Diagnostic Accuracy of the Explicit Diagnostic Criteria for Transient Ischemic Attack: A Validation Study

L. Servaas Dolmans, Elena R. Lebedeva, Dinusha Veluponnar, Ewoud J. van Dijk, Paul J. Nederkoorn, Arno W. Hoes, Frans H. Rutten, Jes Olesen, L. Jaap Kappelle

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Background and Purpose-The clinical diagnosis of a transient ischemic attack (TIA) can be difficult. Evidence-based criteria hardly exist. We evaluated if the recently proposed Explicit Diagnostic Criteria for TIA (EDCT), an easy to perform clinical tool focusing on type, duration, and mode of onset of clinical features, would facilitate the clinical diagnosis of TIA. Methods-We used data from patients suspected of a TIA by a general practitioner and referred to a TIA service in the region of Utrecht, the Netherlands, who participated in the MIND-TIA (Markers in the Diagnosis of TIA) study. Information about the clinical features was collected with a standardized questionnaire within 72 hours after onset. A panel of 3 experienced neurologists ultimately determined the definite diagnosis based on all available diagnostic information including a 6-month follow-up period. Two researchers scored the EDCT. Sensitivity, specificity, and predictive values of the EDCT were assessed using the panel diagnosis as reference. A secondary analysis was performed with modified subcriteria of the EDCT. Results-Of the 206 patients, 126 (61%) had a TIA (n=104) or minor stroke (n=22), and 80 (39%) an alternative diagnosis. Most common alternative diagnoses were migraine with aura (n=24; 30.0%), stress related or somatoform symptoms (n=16; 20.0%), and syncope (n=9; 11.3%). The original EDCT had a sensitivity of 98.4% (95% CI, 94.4-99.8) and a specificity of 61.3% (49.7-71.9). Negative and positive predictive values were 96.1% (86.0-99.0) and 80.0% (75.2-84.1), respectively. The modified EDCT showed a higher specificity of 73.8% (62.7-83.0) with the same sensitivity and a similar negative predictive value of 96.7%, but a higher positive predictive value of 85.5% (80.3-89.5). Conclusions-The EDCT has excellent sensitivity and negative predictive value and could be a valuable diagnostic tool for the diagnosis of TIA.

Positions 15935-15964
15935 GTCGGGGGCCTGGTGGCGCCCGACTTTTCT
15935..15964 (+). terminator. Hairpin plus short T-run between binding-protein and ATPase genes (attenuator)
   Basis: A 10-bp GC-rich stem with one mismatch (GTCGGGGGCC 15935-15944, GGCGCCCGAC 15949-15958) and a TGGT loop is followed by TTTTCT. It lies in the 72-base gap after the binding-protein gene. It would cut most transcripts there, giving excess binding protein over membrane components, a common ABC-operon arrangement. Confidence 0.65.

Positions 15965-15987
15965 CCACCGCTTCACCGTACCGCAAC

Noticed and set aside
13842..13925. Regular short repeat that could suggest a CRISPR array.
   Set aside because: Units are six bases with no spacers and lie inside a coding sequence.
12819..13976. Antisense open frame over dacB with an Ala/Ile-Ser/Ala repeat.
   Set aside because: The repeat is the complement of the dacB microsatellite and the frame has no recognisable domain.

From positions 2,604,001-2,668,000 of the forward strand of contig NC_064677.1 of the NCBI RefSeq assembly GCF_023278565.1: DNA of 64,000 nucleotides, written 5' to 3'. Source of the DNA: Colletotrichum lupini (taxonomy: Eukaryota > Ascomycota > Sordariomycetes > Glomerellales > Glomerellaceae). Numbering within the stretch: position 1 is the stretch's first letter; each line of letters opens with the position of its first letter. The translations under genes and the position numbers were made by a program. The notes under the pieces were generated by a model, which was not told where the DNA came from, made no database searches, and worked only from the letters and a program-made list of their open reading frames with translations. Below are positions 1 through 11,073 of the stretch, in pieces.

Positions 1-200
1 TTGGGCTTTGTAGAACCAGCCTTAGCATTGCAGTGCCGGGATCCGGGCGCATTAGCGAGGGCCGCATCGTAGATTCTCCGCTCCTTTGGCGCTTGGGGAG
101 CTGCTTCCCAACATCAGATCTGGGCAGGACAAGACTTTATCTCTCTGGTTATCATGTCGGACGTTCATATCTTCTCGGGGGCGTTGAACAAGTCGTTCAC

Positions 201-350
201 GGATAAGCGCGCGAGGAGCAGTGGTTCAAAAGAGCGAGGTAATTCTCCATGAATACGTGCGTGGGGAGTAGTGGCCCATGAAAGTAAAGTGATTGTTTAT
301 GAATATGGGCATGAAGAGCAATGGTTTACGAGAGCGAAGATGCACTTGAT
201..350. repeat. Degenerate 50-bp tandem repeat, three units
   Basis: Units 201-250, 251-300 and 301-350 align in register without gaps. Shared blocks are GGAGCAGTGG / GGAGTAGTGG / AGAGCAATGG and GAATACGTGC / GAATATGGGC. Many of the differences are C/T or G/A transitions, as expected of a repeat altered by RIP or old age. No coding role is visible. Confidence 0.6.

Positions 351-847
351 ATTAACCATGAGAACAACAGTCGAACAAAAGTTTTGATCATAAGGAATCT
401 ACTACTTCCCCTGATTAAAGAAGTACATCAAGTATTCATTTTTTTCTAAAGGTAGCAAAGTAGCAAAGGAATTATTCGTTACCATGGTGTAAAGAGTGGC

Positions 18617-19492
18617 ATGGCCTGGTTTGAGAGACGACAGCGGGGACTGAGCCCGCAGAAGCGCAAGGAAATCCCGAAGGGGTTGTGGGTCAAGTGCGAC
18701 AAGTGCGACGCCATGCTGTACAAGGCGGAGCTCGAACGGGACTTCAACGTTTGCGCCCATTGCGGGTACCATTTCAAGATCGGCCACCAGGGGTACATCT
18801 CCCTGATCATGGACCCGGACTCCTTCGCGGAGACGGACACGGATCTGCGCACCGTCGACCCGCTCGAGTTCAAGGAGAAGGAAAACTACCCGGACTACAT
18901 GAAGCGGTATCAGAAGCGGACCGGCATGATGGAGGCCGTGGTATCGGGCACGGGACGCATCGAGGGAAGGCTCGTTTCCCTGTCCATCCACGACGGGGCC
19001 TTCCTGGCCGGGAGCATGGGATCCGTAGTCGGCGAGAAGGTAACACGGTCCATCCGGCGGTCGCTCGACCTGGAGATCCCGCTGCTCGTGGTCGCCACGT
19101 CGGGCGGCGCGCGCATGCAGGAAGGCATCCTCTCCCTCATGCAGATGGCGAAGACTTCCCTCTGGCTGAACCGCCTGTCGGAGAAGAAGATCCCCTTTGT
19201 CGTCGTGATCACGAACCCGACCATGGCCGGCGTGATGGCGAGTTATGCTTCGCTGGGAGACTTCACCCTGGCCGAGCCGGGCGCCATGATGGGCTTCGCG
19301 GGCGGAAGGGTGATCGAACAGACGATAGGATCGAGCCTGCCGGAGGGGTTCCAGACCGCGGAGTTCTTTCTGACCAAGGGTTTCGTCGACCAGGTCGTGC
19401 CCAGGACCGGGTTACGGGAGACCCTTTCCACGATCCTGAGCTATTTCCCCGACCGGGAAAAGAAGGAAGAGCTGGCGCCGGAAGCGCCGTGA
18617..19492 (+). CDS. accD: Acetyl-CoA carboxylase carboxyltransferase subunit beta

Original languageEnglish
Pages (from-to)2080-2085
JournalStroke; a journal of cerebral circulation
Issue number8
Publication statusPublished - 2019

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